Online fraud warning.

Simple steps you can take to avoid being scammed into giving away your valuable personal information online.

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“Phishing” involves the use of fraudulent emails and copy-cat websites to trick you into revealing valuable personal information — such as account numbers for banking, and the login IDs and passwords you use when accessing online services providers. The fraudsters who collect this information then use it to steal your money or your identity or both.

When fraudsters go on phishing expeditions, they lure their targets into a false sense of security by hijacking the familiar logos of established, trusted brands. A typical phishing scam starts with a fraudster sending out an email that appears to come from a legitimate company.

The email will usually ask you to provide valuable information about yourself or to “verify” information that you previously provided when you established your online account. To maximize the chances that a recipient will respond, the fraudster might employ any or all of the following tactics:

1.“From” an Actual Employee — The “from” line or the text of the message (or both) might contain the names of real people who actually work for the company. That way, if you contacted the company to confirm whether “John Smith” truly is “Customer Services Manager,” you’d get a positive response and feel assured.

2.URLs that “Look Right” — The email might include a convenient link to a seemingly legitimate website where you can enter the information the fraudster wants to steal. But in reality the website will be a quickly cobbled copy-cat — a “spoofed” website that looks for all the world like the real thing. In some cases, the link might lead to select pages of a legitimate website — such as the real company’s actual privacy policy or legal disclaimer.

3.Urgent Messages — Many fraudsters use fear to trigger a response, and phishers are no different. In common phishing scams, the emails warn that failure to respond will result in your no longer having access to your account. Other emails might claim that the company has detected suspicious activity in your account or that it is implementing new privacy software or identity theft solutions.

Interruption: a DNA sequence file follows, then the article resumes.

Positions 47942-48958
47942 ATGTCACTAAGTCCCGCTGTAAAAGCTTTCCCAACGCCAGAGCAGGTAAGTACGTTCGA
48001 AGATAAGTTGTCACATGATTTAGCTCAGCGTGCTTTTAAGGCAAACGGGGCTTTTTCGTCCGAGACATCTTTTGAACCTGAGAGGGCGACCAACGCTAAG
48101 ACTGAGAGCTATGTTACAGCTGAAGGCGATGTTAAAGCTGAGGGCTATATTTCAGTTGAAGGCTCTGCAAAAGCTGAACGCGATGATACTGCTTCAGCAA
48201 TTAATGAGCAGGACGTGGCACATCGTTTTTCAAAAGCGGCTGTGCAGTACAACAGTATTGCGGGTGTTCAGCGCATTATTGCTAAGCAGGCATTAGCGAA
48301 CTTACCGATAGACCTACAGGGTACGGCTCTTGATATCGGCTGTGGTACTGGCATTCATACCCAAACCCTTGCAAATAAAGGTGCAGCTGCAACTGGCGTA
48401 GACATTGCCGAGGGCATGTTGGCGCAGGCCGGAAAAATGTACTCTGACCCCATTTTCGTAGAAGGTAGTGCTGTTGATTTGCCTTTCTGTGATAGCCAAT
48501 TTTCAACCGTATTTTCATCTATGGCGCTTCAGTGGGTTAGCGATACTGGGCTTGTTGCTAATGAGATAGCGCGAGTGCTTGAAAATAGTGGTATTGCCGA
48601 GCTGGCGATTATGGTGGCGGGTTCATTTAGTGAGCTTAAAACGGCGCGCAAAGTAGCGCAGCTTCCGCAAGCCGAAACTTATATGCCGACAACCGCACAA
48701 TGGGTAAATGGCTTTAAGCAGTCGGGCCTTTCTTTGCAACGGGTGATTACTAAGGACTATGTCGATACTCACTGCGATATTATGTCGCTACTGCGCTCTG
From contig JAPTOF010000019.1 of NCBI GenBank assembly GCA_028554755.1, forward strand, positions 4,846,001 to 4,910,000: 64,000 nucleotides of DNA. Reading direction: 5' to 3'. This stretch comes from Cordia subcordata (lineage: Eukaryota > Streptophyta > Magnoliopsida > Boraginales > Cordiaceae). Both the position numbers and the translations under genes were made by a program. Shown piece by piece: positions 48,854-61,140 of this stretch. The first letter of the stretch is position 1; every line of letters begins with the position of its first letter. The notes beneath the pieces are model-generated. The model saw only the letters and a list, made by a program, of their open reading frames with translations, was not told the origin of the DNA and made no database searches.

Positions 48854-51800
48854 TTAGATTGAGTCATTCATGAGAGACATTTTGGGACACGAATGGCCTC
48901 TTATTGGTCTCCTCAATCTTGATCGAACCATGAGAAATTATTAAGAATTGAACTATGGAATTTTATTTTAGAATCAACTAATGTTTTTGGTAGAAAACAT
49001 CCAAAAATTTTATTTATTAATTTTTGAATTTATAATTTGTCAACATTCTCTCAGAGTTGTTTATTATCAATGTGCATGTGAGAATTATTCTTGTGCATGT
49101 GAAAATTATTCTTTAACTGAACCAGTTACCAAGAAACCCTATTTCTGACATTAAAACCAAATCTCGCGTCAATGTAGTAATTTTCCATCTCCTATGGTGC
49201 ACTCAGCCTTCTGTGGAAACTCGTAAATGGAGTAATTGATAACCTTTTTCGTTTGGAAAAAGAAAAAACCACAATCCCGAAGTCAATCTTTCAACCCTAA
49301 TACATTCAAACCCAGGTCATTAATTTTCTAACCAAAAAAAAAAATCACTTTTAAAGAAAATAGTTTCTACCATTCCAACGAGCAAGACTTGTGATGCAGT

How to Protect Yourself from Phishing:

The best way you can protect yourself from phony phishers is to understand what legitimate companies will and will not do. Most importantly, legitimate entities will not ask you to provide or verify sensitive information through a non-secure means, such as email.


Follow these five simple steps to protect yourself from phishers:

1.If You're Not Sure, Pick Up the 'Phone to Verify — Do not respond to any emails that request personal or financial information, especially ones that use pressure tactics or prey on fear. If you have reason to believe that a financial institution actually does need personal information from you, pick up the phone and call the company yourself — using the number from their actual website, not the one the email provides!

2.Do Your Own Typing — Rather than merely clicking on the link provided in the email, type the URL into your web browser yourself (or use a bookmark you previously created). Even though a URL in an email may look like the real deal, fraudsters can mask the true destination.

3.Beef Up Your Security — Personal firewalls and security software packages (with anti-virus, anti-spam, and spyware detection features) are a must-have for those who engage in online financial transactions. Make sure your computer has the latest security patches, and make sure that you conduct your financial transactions only on a secure web page using encryption. You can tell if a page is secure in a couple of ways. Look for a closed padlock in the status bar, and see that the URL starts with “https” instead of just “http.”

Tip: If you hover over or click the padlock on our genuine website then you'll get a message along the lines of 'Comodo Secure has identified this site as Letmatch Ltd. Your connection to the server is encrypted.'

If a suspected phishing email appears in your inbox, be sure to tell us right away. We will never ask you to verify your account details via a link in an email, and when we send enquirer's details to you they will be contained in the email itself and we won't ask you to log in to your Visum account.

If you follow these steps then you will drastically reduce your chances of being successfully phished and of suffering the accompanying annoyance and loss.




 












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